Lauren Groff’s much-acclaimed 2015 novel, “Fates and Furies,” offered a probing, insightful exploration of a childless marriage. For most of her stellar new short story collection, “Florida,” Groff turns her attention to couples who do take the plunge into parenting.
But these are not simply paeans to the tender joys that children provide; they are tales of parents — usually mothers — brimming with anxiety and fear over the future of their sons and daughters.
The underlying dread can grow out of the actions of other adults, the cascading consequences of climate change, or the ominous flora and fauna of the hot, sticky state of Florida itself. Humanity is revealed as isolated or abandoned or hemmed in by nature, in the guise of a swamp or a snake or a panther or a storm.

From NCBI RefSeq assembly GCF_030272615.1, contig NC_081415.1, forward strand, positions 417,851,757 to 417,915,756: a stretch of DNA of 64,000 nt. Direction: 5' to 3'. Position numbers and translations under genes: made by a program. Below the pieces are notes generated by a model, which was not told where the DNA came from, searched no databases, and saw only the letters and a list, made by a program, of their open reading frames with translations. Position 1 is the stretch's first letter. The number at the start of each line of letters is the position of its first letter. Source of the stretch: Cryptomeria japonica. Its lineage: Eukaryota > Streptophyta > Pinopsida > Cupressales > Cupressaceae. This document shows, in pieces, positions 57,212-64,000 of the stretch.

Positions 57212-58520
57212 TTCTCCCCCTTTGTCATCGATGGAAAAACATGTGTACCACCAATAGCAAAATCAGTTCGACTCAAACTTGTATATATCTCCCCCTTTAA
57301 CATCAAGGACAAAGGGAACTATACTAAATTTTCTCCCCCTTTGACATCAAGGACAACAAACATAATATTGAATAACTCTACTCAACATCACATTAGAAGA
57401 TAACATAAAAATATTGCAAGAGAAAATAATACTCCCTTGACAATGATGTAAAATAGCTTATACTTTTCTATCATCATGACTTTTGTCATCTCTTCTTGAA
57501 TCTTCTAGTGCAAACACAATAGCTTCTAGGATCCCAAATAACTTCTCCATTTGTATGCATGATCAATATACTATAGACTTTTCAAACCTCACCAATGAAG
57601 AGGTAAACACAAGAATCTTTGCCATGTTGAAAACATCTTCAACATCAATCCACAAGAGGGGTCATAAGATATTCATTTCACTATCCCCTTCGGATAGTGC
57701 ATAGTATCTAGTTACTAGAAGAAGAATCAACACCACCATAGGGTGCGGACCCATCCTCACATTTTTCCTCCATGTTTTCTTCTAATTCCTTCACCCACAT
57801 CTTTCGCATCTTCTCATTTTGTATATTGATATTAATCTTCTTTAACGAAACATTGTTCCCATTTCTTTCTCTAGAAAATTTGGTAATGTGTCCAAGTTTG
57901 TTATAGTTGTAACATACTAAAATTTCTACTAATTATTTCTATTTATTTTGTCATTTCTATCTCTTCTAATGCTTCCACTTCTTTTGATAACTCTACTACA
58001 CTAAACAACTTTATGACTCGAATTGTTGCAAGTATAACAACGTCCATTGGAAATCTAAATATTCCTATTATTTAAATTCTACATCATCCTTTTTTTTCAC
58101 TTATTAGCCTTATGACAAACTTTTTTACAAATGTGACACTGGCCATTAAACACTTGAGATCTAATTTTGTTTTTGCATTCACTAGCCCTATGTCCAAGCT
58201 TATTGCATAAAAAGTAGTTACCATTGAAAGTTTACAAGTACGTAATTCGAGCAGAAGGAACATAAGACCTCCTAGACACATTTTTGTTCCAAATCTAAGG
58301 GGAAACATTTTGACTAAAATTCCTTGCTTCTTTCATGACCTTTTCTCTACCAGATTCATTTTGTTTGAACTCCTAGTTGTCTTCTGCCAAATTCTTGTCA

Opener “Ghosts and Empties” is a prose poem ripe with aching and pain, much like the mother who tries to walk away her worries.
“Above and Below,” where a young woman’s moorings slip away one by one leaving her utterly adrift, and “The Midnight Zone,” where the mundane task of changing a light bulb becomes nightmarish, highlight the horrifying ease with which chaos can take over.
Groff’s writing is stripped down and honed, with few extraneous words. She experiments with form without veering into gimmick or forsaking the power of language, which she expertly wields.
In “Eyewall,” a woman decides to ride out a hurricane at home and is subsequently visited by the spirits of lost loves. What could be almost silly, Groff renders as a masterful meditation on maturity, sacrifice and rebirth.